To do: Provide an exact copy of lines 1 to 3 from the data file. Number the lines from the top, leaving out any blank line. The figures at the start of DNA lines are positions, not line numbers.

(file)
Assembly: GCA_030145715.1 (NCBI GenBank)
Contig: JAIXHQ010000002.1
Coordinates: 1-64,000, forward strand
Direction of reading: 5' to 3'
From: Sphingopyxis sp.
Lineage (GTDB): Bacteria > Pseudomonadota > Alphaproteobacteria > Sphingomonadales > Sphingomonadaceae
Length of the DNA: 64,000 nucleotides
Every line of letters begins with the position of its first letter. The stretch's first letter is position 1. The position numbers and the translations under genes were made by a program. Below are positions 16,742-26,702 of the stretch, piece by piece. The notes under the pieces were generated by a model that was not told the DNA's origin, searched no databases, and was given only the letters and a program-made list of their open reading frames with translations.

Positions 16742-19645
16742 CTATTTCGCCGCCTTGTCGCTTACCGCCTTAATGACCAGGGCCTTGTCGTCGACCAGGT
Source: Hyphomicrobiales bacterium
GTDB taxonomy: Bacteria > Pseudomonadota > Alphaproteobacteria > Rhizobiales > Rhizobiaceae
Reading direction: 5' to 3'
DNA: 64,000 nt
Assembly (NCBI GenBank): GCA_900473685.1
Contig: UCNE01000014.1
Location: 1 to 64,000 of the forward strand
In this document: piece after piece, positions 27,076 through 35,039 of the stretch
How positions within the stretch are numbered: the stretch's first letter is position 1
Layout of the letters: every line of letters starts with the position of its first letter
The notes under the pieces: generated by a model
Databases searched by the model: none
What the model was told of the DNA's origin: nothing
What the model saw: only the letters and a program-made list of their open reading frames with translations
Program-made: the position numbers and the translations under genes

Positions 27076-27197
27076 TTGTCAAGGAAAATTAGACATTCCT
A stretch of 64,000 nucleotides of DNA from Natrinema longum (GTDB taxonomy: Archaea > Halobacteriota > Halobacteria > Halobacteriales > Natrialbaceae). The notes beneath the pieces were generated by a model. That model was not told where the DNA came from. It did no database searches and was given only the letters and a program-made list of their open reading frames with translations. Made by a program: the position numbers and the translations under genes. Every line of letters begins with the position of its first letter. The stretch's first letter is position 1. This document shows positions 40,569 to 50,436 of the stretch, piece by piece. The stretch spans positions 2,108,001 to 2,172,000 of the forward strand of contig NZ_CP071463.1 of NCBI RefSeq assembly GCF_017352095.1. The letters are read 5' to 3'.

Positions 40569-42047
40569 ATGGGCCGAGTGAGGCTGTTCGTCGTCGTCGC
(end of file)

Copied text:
Assembly: GCA_030145715.1 (NCBI GenBank)
Contig: JAIXHQ010000002.1
Coordinates: 1-64,000, forward strand